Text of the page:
WASHINGTON — New photos from a pair of NASA satellites tell a dramatic story of the drought in the western United States, illustrating a shocking drop in water levels at Lake Mead over the past 22 years.
The reservoir sits just under the Hoover dam, on the border of Nevada and Arizona, just south of Las Vegas.
The photographs were taken by NASA's geographical monitoring satellites Landsat 7 and Landsat 8. The first was taken on July 6, 2000. It shows a healthy basin of water near the Overton Arm of the reservoir. The second, from July 3, 2022, shows a much shallower pool of water surrounded by the dried-up banks that were once underwater.
Large portions of the lake's northern section appear to have completely dried up. The reservoir is currently holding about 27% of its total capacity.
According to NASA, Lake Mead's water levels are currently at their lowest point since April 1937, when it was still being filled for the first time.
The dried-up lake has also revealed a number of human remains, possibly dumped by the mob or those belonging to drowning victims or missing persons.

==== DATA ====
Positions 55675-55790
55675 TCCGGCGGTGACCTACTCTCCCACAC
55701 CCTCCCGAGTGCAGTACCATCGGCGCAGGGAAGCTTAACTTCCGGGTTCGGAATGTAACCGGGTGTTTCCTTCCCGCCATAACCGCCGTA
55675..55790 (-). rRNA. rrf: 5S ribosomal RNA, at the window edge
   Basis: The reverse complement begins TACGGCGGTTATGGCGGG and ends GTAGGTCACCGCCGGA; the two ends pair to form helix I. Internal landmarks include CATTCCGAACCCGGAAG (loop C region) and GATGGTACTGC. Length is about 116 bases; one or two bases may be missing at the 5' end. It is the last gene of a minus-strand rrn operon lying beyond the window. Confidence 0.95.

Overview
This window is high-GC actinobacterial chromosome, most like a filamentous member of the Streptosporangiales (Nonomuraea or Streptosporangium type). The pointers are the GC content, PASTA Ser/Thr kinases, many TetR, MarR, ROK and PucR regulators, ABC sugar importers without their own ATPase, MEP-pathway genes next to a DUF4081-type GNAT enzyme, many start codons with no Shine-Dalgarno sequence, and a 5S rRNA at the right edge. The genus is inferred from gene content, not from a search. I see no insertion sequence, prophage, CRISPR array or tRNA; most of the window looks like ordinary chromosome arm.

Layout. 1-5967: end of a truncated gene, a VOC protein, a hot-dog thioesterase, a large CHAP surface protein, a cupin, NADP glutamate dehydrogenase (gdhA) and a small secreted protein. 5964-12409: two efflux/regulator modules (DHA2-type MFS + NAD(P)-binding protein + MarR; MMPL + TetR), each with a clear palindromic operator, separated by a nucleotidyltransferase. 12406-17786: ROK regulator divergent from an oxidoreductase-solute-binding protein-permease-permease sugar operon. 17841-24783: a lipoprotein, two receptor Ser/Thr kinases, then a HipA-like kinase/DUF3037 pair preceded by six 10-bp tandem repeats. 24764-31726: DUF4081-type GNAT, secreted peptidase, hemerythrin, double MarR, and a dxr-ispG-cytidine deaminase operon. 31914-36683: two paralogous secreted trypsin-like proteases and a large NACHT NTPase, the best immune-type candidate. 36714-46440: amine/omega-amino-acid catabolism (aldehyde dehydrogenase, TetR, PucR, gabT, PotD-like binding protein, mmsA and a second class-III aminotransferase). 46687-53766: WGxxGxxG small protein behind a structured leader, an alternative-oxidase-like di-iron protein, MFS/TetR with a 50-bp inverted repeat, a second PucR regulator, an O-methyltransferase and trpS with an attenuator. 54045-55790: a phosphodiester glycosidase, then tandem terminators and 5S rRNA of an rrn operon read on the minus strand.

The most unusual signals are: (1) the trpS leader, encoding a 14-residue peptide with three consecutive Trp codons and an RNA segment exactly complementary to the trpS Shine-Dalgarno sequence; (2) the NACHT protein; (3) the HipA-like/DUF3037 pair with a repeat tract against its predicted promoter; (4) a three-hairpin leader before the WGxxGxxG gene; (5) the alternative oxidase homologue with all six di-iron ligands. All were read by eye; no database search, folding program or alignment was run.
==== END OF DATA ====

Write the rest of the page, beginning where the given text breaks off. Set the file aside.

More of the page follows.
Lake Mead is the largest reservoir in the United States. Using water from the Colorado River, it supplies millions of people across seven states.
But drought, brought on by climate change, has dramatically reduced its ability to deliver enough fresh water to people across the western U.S. Nearly 3/4 of nine western states face some level of drought, with 35% of the area in "extreme" or "exceptional" drought conditions, according to NASA.
Water elevations at Hoover dam remain close to critical as well. As of July 18, the U.S. Bureau of Reclamation estimates that the water elevation at Hoover Dam was 1041.3 feet above sea level. At that time in 2000, around when the first photo was taken, it was 1199.97 feet above sea level.
Lake levels need to remain above 1,000 feet to continue operating the dam's hydropower turbines at normal levels.